Imagine a mom and dad at the age of 67 who own a small, but profitable bed and breakfast in New Hampshire. They want to retire soon, but their two kids aren’t interested in taking over the family business. What do they do?
As the baby boomer generation reaches retirement age, this is a question many small businesses owners are starting to ask. Either their children don’t want to lead the family business or the owners don’t have kids. Regardless, many experts see an impending crisis affecting locally-owned businesses. With only a small percent of family-owned businesses being passed on to the next generation, most of these businesses will either quietly go out of business, or get sold to out-of-state buyers.
According to the U.S. Small Business Administration, 90 percent of small businesses are family-owned. Among family-owned businesses that foresee an ownership change within the next five years, only about half plan to pass the business on to the next generation, the smallest share since 2010 and down from 74 percent of companies that said this two years ago, according to the 2017 U.S. Family Business Survey by PwC conducted in late 2016. Among the 160 family firms surveyed, relatively few said they plan for the family to continue to own the business while someone else runs it.
“In this latest survey, far more businesses told us that, instead, they’ll be seeking buyers outside the family within the next several years — nearly one-third of respondents, compared with 19 percent two years ago,” the survey found.
But Ted Clark, director of Northeastern University’s Center for Family Business, said owners without another generation to pass the company over to is not necessarily a new trend. He said it’s part of the “cycle of family businesses.”
“You do see a dynamic between the generations where mom and dad don’t want to go, but the kids want to be independent, and they struggle on how to make that happen,” he told InsideSources. “For businesses that don’t have someone to take over, part of the problem for some of the smaller ones is that their entire life’s work is in the business and the business doesn’t generate enough money to cover their retirement and have another generation take over.”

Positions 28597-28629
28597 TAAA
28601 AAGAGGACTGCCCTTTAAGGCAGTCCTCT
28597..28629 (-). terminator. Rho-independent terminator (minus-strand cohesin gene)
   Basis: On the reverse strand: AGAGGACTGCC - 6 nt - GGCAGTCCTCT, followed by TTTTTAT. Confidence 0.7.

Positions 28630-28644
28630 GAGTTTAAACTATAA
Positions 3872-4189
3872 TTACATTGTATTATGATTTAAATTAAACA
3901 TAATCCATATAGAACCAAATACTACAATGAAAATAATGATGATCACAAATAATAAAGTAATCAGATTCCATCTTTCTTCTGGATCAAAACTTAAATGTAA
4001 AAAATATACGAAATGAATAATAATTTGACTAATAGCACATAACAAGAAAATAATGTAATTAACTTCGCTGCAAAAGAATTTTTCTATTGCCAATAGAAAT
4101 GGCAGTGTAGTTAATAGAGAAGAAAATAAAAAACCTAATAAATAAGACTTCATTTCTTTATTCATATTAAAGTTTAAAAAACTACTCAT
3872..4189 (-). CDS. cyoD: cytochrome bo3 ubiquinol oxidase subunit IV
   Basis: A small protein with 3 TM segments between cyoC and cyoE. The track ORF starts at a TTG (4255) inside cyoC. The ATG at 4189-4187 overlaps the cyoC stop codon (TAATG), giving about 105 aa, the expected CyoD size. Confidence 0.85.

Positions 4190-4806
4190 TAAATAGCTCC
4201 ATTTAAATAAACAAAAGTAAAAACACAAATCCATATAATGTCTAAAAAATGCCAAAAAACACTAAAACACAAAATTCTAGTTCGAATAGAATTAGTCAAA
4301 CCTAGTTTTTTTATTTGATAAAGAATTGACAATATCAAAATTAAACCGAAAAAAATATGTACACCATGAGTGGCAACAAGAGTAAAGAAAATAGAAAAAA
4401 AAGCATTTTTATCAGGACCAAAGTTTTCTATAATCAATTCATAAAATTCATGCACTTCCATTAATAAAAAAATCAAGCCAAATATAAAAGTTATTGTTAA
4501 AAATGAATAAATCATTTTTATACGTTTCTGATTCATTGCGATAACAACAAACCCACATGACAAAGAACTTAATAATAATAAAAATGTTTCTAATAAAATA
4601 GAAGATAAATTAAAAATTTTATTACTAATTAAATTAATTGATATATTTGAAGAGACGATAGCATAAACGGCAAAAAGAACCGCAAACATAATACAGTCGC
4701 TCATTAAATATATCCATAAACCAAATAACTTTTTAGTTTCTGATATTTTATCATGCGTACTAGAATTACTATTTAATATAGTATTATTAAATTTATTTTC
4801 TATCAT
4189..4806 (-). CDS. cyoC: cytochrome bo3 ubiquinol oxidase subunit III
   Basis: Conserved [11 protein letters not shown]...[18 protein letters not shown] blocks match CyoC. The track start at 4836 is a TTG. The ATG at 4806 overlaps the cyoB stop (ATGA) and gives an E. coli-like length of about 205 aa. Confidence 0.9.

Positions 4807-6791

Another issue facing small business owners is the ever-political estate tax. That was one of the first challenges that came to mind for Chad Moutray, chief economist for the National Association of Manufacturers (NAM).
“If you are trying to pass your company on to your son or daughter or some other family member, there is some tax transaction that that has to take place there,” he told InsideSources. “It’s a big issue for manufacturers and sometimes that makes it so much of a tax burden that it’s not possible to transfer.”
Though there is little evidence many businesses have gone under from estate taxes, it’s a hot-button issue for owners who see the tax jeopardizing family assets built over a lifetime — or several generations. Groups opposed to estate taxes say that many small businesses, even if they survive, must give up a chunk of change selling assets to pay the tax.
For NAM, more than 90 percent of their 14,000 members are small to medium-sized businesses. In 2014, there were more than 250,000 firms in the manufacturing sector and all but about 3,700 firms were considered to be small (having fewer than 500 employees). Approximately three-quarters of those firms have fewer than 20 employees, according to the U.S. Census Bureau.
Whether due to concerns about the estate tax or a lack of a successor to take over the family business, the shutting down of those companies could significantly impact state’s economies.
Take New Hampshire, for example, where manufacturers account for 11 percent of the total output in the state, employing 9.9 percent of the workforce, according to NAM. Manufacturers help to drive New Hampshire’s economy, with $3.95 billion in manufactured goods exports in 2016. In general, small businesses comprise about 87 percent of all exporters in New Hampshire.
The PwC survey said it’s possible the number of businesses that plan to keep things in the family could increase. The last survey was conducted during a time of uncertainty for many business owners due to the 2016 presidential election and renewed economic anxiety.
Yet, the business landscape has also grown more complex in recent decades, which might leave family business owners confused and lost in the process of transferring power to a family member. It could also stem from a lack of strategic planning or communication between the owners and the next generation.
Nearly one-third of family firms have no succession plan at all, and only 23 percent have a plan that’s been put in writing and communicated to key firm stakeholders, the survey found.
This is something the Family Business Consulting Group advertises on their website as an important discussion that needs to happen with family members.
“This is a classic family business scenario bounded by assumptions and timing. Family businesses are typically ruled by assumptions. You and your children, as well as other family members and non-family employees, all have assumptions regarding the future of the business,” the website states. “You should remember that succession is a process that can take up to a decade to complete and the first step on this journey is ensuring the family has a frank discussion about their hopes and dreams for the future of this business.”
But if those discussions don’t go anywhere, experts suggest selling to employees or a third-party, or assemble a team of advisers or a non-family CEO to bridge the gap between parents retiring and children taking over. The other option is to shut down entirely. Whichever option owners decide, family business consultants suggest starting to plan as early as possible.
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